ANCHORAGE (KTUU) It's 10 a.m. on Wednesday, and 4-year-olds Audrey and Raelyn are in the middle of the daycare routine at the Boys & Girls Club, in Spenard. The girls grab for crayons and Moana coloring books strewn across a table. Some end up on the floor.
The center has what most parents are looking for: attentive teachers and a clean environment with opportunities for children to socialize.
All this costs money for parents, who usually only pay for after-school care.
As is the case in many parts of the country, the cost of childcare in Alaska is high, with even middle-class parents feeling the squeeze.
According to Thread Alaska, which advocates for families, education and qualify childcare, on average, each month 3,700 children receive a subsidy through the Child Care Assistance Program (CCAP) to help their families make childcare more affordable.
"We're pretty on market, mid-range for normal license childcare fees," said Jennifer Brown with the Boys & Girls Club - Alaska. "About 70 percent of our families are on some kind of childcare assistance. So we're glad to be there for them, too."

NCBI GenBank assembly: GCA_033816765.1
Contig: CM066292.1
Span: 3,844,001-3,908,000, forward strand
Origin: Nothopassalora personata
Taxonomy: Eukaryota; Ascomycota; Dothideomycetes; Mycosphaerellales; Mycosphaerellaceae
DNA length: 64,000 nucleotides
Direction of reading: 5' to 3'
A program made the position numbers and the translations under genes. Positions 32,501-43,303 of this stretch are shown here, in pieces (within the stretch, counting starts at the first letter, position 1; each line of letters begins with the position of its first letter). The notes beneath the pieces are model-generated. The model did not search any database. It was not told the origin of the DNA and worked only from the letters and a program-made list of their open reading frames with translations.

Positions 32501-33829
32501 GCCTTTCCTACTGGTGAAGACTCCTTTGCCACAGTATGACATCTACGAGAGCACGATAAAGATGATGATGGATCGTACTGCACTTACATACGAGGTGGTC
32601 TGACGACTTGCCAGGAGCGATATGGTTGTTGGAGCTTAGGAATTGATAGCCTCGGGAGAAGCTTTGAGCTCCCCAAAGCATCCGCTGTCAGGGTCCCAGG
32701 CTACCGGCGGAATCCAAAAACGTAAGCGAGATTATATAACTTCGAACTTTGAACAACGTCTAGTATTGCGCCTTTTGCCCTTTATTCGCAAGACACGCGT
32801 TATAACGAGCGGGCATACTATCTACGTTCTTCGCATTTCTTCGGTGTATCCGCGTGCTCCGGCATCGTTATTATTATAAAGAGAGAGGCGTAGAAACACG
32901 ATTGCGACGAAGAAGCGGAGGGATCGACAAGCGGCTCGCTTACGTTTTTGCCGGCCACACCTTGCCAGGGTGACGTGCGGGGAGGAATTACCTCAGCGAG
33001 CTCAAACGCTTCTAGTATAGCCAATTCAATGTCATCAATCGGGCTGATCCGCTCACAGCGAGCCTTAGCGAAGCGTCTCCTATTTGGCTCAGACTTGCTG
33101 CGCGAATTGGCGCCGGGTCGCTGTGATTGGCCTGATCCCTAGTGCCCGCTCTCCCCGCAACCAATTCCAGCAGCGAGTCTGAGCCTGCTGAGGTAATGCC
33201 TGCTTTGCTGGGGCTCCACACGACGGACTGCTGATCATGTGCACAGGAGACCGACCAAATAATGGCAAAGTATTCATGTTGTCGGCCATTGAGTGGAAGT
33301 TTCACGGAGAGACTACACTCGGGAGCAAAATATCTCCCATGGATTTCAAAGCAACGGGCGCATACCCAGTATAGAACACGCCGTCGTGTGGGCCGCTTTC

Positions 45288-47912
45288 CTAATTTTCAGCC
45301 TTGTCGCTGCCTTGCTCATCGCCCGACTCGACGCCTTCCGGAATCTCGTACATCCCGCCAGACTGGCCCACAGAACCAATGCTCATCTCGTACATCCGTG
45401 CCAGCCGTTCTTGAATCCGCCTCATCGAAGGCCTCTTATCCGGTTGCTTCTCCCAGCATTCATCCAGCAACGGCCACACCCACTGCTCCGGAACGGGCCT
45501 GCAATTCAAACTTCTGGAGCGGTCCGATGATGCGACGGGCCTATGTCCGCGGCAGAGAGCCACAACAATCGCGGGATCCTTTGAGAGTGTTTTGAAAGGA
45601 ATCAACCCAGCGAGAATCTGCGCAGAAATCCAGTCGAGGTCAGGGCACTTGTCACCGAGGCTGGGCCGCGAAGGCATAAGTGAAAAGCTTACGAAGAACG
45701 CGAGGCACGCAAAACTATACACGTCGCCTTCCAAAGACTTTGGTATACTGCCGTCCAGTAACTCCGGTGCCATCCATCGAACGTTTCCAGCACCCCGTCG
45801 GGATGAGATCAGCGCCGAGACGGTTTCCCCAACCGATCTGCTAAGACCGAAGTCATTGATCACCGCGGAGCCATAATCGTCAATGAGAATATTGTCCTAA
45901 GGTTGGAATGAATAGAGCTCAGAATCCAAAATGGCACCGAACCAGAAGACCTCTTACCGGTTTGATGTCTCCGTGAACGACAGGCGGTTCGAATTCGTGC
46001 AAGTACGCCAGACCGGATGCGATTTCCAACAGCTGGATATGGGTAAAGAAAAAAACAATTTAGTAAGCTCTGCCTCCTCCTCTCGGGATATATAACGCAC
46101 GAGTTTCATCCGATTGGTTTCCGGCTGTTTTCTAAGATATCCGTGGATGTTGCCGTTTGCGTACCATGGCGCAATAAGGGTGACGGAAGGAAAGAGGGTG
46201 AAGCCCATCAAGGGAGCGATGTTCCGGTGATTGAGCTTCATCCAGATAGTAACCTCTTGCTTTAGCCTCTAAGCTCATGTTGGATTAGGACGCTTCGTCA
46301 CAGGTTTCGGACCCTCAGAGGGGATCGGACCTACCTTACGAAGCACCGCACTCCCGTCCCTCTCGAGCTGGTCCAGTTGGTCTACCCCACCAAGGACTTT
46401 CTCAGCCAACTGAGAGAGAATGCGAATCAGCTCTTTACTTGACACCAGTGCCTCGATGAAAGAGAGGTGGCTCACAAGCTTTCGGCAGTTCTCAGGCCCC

The Boys & Girls Club camp has more than 200 spots still open, but those are expected to fill soon.
Thread suggests parents look for licensed camps, and if they have no idea where to send their students for the summer, then they say to call the childcare resources and referral network at (800) 278-3723.
"There are a lot of camps available," said Rebecca Sentner with Thread. "One of the things we always recommend is they [parents] find licensed camps. There are lots out there, and we help people find ones that are licensed and more safe, healthy and playful for their children."
For more information about the CCAP, go to http://dhss.alaska.gov/dpa/Pages/ccare/parents.aspx.